Four former presidents honored Congressman John Lewis at his funeral in Atlanta, Georgia, on Thursday, but none could match the eloquence of Lewis himself who wrote a letter to the nation, offering his final words, in the wake of his months-long battle with stage 4 pancreatic cancer.

“While my time here has now come to an end, I want you to know that in the last days and hours of my life you inspired me,” he said, of the recent rallies in support of racial equality. “You filled me with hope about the next chapter of the great American story when you used your power to make a difference in our society.”

“Democracy is not a state. It is an act, and each generation must do its part to help build what we called the Beloved Community, a nation and world society at peace with itself,” wrote the Civil Rights Movement giant in his essay, published in the New York Times on July 30, the day of his funeral.

“Ordinary people with extraordinary vision can redeem the soul of America by getting in what I call good trouble, necessary trouble.”

“Though I may not be here with you, I urge you to answer the highest calling of your heart and stand up for what you truly believe. In my life I have done all I can to demonstrate that the way of peace, the way of love and nonviolence is the more excellent way. Now it is your turn to let freedom ring.”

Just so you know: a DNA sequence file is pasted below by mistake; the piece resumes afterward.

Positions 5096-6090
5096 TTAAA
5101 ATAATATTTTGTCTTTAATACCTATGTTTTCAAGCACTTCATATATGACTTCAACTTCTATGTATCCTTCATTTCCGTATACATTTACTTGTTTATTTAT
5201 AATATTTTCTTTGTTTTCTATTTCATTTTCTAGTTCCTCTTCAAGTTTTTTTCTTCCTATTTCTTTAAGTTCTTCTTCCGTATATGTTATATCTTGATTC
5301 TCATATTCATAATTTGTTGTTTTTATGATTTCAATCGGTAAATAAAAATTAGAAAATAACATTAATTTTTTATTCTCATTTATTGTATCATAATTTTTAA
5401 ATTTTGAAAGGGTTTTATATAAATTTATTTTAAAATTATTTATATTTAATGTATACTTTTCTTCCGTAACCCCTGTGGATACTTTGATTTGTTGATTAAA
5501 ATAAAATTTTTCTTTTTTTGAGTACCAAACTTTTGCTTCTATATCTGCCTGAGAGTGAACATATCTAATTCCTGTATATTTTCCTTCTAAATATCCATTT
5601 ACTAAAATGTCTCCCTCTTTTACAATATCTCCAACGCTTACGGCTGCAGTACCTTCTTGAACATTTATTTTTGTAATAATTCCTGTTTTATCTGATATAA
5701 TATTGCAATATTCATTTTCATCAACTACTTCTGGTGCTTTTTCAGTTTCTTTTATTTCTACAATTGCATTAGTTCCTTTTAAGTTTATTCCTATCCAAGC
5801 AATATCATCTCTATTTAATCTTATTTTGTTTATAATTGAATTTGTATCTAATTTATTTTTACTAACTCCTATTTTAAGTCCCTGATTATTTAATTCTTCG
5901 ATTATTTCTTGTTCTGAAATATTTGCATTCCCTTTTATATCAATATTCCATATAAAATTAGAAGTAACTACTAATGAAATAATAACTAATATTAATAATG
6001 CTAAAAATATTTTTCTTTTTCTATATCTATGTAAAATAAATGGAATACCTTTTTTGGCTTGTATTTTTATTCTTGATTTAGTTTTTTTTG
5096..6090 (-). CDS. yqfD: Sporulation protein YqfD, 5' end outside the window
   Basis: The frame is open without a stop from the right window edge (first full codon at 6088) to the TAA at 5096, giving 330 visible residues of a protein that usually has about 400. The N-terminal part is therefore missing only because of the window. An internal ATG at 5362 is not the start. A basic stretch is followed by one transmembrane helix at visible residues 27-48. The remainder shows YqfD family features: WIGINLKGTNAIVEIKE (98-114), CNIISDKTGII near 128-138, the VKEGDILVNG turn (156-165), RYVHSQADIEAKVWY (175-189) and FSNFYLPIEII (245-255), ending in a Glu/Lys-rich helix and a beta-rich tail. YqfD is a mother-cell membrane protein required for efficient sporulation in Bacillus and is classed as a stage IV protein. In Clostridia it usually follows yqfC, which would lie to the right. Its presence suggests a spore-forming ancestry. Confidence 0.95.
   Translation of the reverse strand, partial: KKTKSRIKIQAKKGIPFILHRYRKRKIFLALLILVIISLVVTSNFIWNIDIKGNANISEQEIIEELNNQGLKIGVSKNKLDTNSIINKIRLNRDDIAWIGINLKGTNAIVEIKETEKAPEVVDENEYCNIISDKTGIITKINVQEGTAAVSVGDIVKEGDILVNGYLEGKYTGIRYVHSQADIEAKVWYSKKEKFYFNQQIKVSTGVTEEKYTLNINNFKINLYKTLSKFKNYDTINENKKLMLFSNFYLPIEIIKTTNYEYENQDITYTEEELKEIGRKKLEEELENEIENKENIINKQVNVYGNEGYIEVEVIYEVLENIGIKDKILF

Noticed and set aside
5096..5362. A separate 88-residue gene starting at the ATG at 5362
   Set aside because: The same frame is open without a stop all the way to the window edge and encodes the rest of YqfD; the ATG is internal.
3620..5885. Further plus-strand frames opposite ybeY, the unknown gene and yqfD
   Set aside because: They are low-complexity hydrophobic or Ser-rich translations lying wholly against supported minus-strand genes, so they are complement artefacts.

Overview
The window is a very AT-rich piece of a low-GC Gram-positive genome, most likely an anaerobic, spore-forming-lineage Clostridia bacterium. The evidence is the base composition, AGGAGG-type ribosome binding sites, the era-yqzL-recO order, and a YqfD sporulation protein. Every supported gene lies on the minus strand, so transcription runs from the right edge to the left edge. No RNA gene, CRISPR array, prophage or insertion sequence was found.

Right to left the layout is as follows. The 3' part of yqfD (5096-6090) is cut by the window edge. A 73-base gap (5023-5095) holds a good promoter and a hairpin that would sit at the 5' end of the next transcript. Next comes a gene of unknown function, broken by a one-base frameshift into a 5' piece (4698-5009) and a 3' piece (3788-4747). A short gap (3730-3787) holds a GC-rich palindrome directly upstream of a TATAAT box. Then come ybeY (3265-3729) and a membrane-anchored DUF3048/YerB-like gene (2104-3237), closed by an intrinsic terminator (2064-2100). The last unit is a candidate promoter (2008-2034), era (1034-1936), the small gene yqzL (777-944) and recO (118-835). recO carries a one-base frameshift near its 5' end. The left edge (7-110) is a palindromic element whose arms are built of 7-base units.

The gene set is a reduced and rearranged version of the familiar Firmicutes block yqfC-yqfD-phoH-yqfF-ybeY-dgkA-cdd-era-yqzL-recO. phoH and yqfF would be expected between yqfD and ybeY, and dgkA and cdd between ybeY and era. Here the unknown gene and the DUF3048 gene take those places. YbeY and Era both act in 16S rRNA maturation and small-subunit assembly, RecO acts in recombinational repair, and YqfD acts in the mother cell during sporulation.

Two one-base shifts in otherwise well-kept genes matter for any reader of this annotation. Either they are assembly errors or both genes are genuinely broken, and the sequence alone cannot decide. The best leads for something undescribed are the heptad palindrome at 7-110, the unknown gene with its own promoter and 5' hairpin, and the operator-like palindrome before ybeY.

“When historians pick up their pens to write the story of the 21st century, let them say that it was your generation who laid down the heavy burdens of hate at last and that peace finally triumphed over violence, aggression and war,” Lewis continued.

“So I say to you, walk with the wind, brothers and sisters, and let the spirit of peace and the power of everlasting love be your guide.”

With President Obama at the 50th anniversary of ‘Bloody Sunday’ on the Edmund Pettus Bridge.

A close comrade of Martin Luther King, Jr., he was the last surviving person to have spoken during the 1963 March on Washington For Jobs and Freedom. Lewis’ signature achievement was the passage of the Voting Rights Act of 1965. He had his skull fractured that same year while marching with King, leading more than 600 peaceful demonstrators across the Edmund Pettus Bridge in Alabama in a rally for those rights.

A Georgia statesman reelected to the House of Representatives every two years since 1987, Lewis died on July 17 at age 80.

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